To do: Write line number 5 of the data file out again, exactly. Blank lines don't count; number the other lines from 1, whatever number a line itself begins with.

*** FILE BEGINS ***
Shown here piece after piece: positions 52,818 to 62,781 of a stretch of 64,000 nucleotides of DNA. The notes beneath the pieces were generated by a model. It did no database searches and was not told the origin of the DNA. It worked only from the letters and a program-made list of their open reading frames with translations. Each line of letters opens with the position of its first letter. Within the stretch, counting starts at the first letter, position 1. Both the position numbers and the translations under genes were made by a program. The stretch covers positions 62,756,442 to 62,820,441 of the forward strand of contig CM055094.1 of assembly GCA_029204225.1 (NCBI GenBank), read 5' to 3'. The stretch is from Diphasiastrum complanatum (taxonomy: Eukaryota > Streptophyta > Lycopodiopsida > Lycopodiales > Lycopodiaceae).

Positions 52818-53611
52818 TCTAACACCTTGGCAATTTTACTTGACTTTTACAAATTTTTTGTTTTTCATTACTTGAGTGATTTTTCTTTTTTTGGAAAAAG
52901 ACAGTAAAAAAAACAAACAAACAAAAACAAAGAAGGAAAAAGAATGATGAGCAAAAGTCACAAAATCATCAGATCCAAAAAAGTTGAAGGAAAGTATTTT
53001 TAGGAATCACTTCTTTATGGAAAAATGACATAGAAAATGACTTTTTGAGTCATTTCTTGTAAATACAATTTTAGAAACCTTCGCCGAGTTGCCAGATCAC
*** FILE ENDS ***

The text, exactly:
53001 TAGGAATCACTTCTTTATGGAAAAATGACATAGAAAATGACTTTTTGAGTCATTTCTTGTAAATACAATTTTAGAAACCTTCGCCGAGTTGCCAGATCAC